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What are the Red Alerts during Pregnancy and Delivery?
Abnormal Event: Premature udder development and lactation
Causes: Wrong Breeding Dates, placentitis, twinning
Actions to take: Check due date. Call vet. Rectal palpation, ultrasound exam, vaginal exam, check relaxin levels
Abnormal Event: Vaginal Discharge
Causes: Placentitis, Impending abortion
Actions to take: Call Vet. Rectal palpation, vaginal exam, ultrasound, cultures.
Abnormal Event: No under development, agalactia
Causes: Wrong due date, fescue toxicosis, endocrine abnormality (abnormal estrogen:progestagen ratio, hypothyroid), poor nutrition.
Actions to take: Check pasture and forage, evaluate hormone levels, check nutrition
Abnormal Event: Sudden, excessive abdominal enlargement
Causes: Abdominal hernia/prepubic tendon rupture, twinning, excessive volume of fetal fluids (Hydrops)
Actions to take: Call vet. Rectal palpation, ultrasound exam
Abnormal Event: Premature delivery (<325 days)
Causes: Infection, twinning, unknown causes
Actions to take: Call vet. Early foal examination. Monitor temperature and effort of breathing closely. Ensure adequate antibody absorption
Abnormal Event: Prolonged gestation length (>360 days)
Causes: Fescue toxicosis, pituitary tumor in older mares, hypothyroid, wrong due date
Actions to take: Check breeding dates, call vet. Rectal palpation, ultrasound exam, measure hormone levels.
Abnormal Event: Prolonged Stage II Labor
Causes: Dystocia, low blood calcium levels
Actions to take: Call vet. Vaginal exam to evaluate fetal position and assist delivery. Walk mare until vet arrives to reduce straining and rolling
Abnormal Event: Premature placental separation (Red Bag delivery)
Causes: Premature detachment of placenta from uterus resulting in fetal asphyxia; cause often unknown, but has been associated with placentitis.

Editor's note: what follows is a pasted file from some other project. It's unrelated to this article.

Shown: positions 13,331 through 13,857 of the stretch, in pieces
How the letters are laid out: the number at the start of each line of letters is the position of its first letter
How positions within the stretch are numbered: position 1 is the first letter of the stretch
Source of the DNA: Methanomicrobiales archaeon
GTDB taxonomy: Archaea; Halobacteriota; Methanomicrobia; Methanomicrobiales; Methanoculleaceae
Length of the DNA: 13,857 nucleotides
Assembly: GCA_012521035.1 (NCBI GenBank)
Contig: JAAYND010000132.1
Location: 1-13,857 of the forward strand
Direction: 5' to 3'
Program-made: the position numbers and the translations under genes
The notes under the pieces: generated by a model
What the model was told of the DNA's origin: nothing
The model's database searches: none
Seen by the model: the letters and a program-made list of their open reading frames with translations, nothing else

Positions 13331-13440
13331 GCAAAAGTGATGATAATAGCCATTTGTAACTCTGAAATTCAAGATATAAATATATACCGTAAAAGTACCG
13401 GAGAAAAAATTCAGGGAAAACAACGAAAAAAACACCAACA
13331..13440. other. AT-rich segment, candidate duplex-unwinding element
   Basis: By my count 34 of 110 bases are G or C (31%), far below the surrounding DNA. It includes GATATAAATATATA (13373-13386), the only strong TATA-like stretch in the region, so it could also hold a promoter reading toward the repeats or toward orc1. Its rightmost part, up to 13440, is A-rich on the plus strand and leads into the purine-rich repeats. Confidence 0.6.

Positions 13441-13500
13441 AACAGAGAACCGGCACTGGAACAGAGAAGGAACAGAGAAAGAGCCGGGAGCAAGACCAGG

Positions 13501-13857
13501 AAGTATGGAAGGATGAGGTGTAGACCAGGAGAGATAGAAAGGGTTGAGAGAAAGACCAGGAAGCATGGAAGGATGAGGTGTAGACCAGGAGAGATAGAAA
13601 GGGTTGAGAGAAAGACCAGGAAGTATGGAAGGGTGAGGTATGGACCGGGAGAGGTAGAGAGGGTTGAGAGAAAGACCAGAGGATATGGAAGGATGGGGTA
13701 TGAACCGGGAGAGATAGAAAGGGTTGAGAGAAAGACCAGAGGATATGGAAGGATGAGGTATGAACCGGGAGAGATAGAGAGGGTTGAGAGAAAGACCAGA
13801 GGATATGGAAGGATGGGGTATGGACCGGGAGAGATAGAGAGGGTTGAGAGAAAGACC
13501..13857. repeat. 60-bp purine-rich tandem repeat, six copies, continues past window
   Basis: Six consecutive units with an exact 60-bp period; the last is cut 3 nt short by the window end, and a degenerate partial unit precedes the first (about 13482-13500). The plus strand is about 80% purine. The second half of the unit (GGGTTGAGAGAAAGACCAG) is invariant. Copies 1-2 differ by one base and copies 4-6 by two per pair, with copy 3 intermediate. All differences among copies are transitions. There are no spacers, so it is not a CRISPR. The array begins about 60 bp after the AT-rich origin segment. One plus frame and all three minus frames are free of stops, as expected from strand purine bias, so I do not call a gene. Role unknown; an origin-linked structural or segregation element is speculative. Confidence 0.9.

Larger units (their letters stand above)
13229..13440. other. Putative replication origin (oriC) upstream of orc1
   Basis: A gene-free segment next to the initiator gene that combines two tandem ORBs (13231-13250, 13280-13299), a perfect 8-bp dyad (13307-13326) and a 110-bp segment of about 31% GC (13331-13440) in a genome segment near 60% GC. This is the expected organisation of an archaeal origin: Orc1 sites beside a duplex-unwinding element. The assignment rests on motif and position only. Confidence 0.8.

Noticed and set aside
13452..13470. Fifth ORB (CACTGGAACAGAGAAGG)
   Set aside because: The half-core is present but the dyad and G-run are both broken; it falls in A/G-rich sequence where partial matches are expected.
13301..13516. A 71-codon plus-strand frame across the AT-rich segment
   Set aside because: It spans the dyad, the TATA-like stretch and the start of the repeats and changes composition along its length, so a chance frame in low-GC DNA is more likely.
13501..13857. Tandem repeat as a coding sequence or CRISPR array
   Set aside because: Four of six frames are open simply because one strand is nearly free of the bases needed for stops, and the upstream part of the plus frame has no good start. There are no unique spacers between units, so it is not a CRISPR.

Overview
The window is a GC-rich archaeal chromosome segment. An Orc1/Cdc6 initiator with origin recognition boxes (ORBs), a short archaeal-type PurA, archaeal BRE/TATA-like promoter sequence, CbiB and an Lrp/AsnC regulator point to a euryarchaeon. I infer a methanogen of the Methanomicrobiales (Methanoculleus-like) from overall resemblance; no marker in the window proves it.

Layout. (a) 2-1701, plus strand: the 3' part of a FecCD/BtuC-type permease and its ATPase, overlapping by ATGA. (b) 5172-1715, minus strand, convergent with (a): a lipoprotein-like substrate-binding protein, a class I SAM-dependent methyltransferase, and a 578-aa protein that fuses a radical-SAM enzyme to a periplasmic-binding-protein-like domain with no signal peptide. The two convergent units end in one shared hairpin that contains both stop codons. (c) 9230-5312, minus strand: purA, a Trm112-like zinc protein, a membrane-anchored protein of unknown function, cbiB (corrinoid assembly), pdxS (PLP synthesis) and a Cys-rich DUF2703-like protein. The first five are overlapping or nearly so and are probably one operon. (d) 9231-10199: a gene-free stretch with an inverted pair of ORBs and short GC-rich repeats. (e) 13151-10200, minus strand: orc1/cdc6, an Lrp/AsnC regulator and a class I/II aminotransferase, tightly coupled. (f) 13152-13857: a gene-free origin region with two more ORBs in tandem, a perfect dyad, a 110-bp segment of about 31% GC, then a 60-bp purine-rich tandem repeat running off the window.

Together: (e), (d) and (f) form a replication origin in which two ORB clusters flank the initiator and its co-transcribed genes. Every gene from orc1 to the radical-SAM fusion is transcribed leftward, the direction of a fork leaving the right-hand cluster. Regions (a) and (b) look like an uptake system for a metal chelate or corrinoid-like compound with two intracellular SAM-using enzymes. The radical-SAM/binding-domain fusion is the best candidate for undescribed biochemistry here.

Actions to take: Call vet. Rupture red membrane using blunt ended scissors. Extract foal encased in amnion. Delivery as quickly as possible. Perform APGAR score and administer oxygen.
Abnormal Event: Meconium staining of placenta, fetal fluids, foal
Causes: Fetus passes meconium in utero in response to asphyxia or other birth stress Actions to take: Call vet. Clean away meconium from nose and mouth. Perform APGAR score. Provide oxygen, monitor rate and effort of breathing.
Abnormal Event: Colic in dam after foaling
Causes: Colon torsion, impaction, trauma to uterus or bowel during foaling resulting in peritonitis, uterine artery rupture.
Actions to take: Call vet. If mare is violent give banamine and move foal to save place. Mare requires complete exam including rectal palpation and possible peritoneal tap.
Abnormal Event: Retained Placenta (>3 Hours)
Causes: Cause unknown
Actions to take: Call vet. Tie up placenta by knotting it on itself or using balling twine to keep mare from stepping on placenta. Plan to start mare on banamine, oxytocin and antibiotics.
Abnormal Event: Heavy (>10 % of foal’s weight), discolored placenta
Causes: Suspect Infection
Actions to take: Call vet for early examination of the foal. Check foal’s white blood cell count and start on antibiotics
Abnormal Event: Umbilical Cord hemorrhage
Causes: Premature or traumatic cord rupture
Actions to take: Clamp umbilicus or ligate with umbilical tape soaked in disinfectant. Dip umbilicus. Remove clamp or ligature when bleeding has stopped. Best to wait after enema is given and foal is not straining to pass meconium.
Abnormal Event: Foal does not follow developmental timeline: slow to suckle, stand and or nurse
Causes: Weakness due to infection, asphyxia, or immaturity
Actions to take: Call vet for early foal exam. Be sure foal receives adequate colostrum or IgG substitute within the first 2-6 hours of life.
Abnormal Event: Colic in the foal
Causes: Meconium impaction most likely
Actions to take: Give warm, soapy, water enema. If no meconium passes and/or foal remains colicky call vet. Prevent self-trauma while foal is colicky
Abnormal event: Yellow mucous membranes in foal
Causes: Jaundice due to herpes virus infection or hemolysis due to incompatible blood types between mare and foal
Actions to take: Call Vet. If foal is yellow and anemic then cause is hemolysis. If foal is not anemic and is showing labored breathing, suspect herpes virus infection.
Abnormal event: Foal’s serum IgG is less than 400-800 mg/dl=Failure of Passive Transfer (FTP)
Causes: FPT due to poor quality colostrums, failure to nurse enough colostrums soon enough, or inability to absorb antibodies.
Actions to take: If foal is <12-18 hours old give more colostrum or oral IgG substitute; If foal is >18-24 hours old, give plasma transfusion.
Abnormal event: Mare rejection of foal
Causes: Maiden mares often afraid. Some mares are outwardly aggressive towards foals. More common in Arabians.
Actions to take: Sedate mare. Keep stall traffic to a minimum. Show mare foal’s rear end rather than face. Can use hobbles. Measure progesterone levels.